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Senate Finance sends surveillance definition bill to floor vote

Del. Rasoul listens
Shaban Athuman
VPM News
Del. Sam Rasoul (D–Roanoke City) takes a moment to himself on the House floor on Monday, Feb. 12, 2024 at the Virginia State Capitol.

A bipartisan House of Delegates bill to define surveillance technology and study how law enforcement agencies in Virginia are using it is before the state Senate after stalling in the House.

“What we want to do is make sure that we're bringing a level of transparency,” said Del. Sam Rasoul (D–Roanoke), who sponsored the bill. “This is really a bipartisan bill, where we've had a number of different entities say, any surveillance technology that is being used, the public should know what types of technologies are being used to surveil them.”

The bill comes as the Democrat-controlled General Assembly has killed other bills that would regulate surveillance technology. A bill that put guardrails on the use of automated license plate readers failed in a Senate floor vote over concerns that the regulations were too lenient and would’ve expanded the technology’s use. House bills that would’ve set up best practices for the use of AI and the use of deepfakes in interrogation also died in committee early in the session.

The House Appropriations Committee tabled the Senate’s version of the bill, sponsored by state Sen. Mark Peake (R–Lynchburg). Rasoul’s bill is before the Senate Finance and Appropriations Committee.

“Surveillance technology”varies widely between law enforcement agencies in Virginia, which have different capabilities. The tech ranges from being able to access private video feeds, access cellphone data without warrants, and use facial recognition technology.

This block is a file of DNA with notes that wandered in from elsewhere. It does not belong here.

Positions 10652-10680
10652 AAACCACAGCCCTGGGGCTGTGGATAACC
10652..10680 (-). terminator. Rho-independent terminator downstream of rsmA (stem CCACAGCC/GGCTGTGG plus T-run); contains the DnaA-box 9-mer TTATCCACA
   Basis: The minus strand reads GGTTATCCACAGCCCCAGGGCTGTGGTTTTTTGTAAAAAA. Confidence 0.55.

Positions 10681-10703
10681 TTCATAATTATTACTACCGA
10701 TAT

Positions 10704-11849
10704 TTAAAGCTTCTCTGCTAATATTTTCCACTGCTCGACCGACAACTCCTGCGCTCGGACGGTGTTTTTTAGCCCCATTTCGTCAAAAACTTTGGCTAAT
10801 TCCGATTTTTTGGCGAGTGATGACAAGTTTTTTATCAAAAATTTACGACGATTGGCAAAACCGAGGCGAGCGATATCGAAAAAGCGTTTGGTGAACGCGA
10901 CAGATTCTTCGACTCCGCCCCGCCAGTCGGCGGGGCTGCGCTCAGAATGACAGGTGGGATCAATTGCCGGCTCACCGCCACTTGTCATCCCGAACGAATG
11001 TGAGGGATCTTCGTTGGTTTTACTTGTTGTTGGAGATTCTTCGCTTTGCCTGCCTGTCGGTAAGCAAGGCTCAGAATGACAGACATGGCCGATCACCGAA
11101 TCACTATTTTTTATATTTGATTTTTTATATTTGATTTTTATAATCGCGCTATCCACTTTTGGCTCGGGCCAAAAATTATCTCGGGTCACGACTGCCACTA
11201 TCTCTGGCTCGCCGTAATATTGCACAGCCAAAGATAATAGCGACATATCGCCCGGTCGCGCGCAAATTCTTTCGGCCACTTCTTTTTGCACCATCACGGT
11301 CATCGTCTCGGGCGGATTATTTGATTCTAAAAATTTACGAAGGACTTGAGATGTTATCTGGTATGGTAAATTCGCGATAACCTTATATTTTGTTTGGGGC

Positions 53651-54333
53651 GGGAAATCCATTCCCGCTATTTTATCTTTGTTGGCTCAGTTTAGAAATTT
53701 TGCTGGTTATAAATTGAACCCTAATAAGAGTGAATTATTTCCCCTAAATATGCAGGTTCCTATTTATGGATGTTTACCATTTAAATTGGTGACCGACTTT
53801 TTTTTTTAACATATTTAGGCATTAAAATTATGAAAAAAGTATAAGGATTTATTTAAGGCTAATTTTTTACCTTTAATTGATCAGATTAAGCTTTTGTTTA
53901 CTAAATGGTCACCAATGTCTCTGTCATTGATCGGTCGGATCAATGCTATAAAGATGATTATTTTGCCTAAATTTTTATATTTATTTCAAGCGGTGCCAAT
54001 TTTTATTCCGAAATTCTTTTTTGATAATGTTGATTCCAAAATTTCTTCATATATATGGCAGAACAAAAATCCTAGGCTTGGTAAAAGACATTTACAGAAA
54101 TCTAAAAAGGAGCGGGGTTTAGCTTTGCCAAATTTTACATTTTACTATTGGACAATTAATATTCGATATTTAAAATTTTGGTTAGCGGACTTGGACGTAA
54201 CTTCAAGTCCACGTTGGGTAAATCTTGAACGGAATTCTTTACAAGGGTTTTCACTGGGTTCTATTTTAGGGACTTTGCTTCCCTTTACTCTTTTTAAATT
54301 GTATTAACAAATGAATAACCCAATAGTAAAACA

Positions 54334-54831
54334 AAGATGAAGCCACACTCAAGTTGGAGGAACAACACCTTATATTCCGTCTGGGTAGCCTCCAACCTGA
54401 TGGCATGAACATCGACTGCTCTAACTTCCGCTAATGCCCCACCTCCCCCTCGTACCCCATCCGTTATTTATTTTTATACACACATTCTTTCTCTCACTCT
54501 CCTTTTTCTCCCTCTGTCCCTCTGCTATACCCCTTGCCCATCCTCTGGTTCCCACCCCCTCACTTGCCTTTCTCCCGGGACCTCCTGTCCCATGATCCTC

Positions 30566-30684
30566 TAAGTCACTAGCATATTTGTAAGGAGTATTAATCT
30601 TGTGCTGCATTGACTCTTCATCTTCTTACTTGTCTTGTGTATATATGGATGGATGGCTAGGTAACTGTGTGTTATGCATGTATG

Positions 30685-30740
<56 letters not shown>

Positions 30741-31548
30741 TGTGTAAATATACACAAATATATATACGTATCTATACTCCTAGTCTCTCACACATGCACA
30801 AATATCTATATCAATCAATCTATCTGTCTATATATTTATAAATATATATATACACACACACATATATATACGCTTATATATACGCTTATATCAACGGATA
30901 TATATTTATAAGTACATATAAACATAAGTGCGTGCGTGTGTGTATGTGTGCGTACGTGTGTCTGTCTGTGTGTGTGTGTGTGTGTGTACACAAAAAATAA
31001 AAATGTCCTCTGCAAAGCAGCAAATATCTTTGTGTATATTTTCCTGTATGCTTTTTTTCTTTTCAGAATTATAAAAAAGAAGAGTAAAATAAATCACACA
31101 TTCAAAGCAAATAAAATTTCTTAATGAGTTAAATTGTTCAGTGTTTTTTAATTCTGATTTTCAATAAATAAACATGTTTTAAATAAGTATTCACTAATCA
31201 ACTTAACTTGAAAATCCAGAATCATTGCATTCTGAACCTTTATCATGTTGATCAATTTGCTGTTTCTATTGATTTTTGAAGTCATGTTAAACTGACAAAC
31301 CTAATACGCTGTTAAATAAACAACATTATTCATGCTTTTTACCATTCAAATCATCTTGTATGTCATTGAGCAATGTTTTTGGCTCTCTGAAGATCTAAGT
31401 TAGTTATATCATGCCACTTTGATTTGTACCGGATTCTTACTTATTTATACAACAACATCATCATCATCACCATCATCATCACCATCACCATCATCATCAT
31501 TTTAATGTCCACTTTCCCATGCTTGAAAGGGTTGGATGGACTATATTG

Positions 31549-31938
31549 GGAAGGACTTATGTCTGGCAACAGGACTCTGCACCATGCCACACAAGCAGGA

There were 339 law enforcement agencies in Virginia in 2018, according to the U.S. Department of Justice.

Agencies also differ in how they disclose to the public what technology is being used and at what scale. A Chesterfield Police chief refused to discuss his department’s surveillance capacity with the board of supervisors. Later, tech website 404 Media reported that Chesterfield County (population 378,408), had access to over 3,000 cameras through Fusus — a camera sharing technology — in addition to its own cameras.

The bill mandates an annual study by the Virginia Crime Commission covering surveillance impact on privacy and civil liberties, effectiveness, and potential for misuse. The study would be made available to the public.

That study would also address whether further legislation is needed to regulate surveillance technology, though the timeframe on that would mean related bills wouldn’t start until 2025's session at the earliest.

It doesn’t mandate the use of any particular technology or prohibit its use, according to Rasoul: “This is just making sure that we know what technology is being used, not speaking to what we can and cannot be using.”

Jahd Khalil covers Virginia state politics for VPM News.
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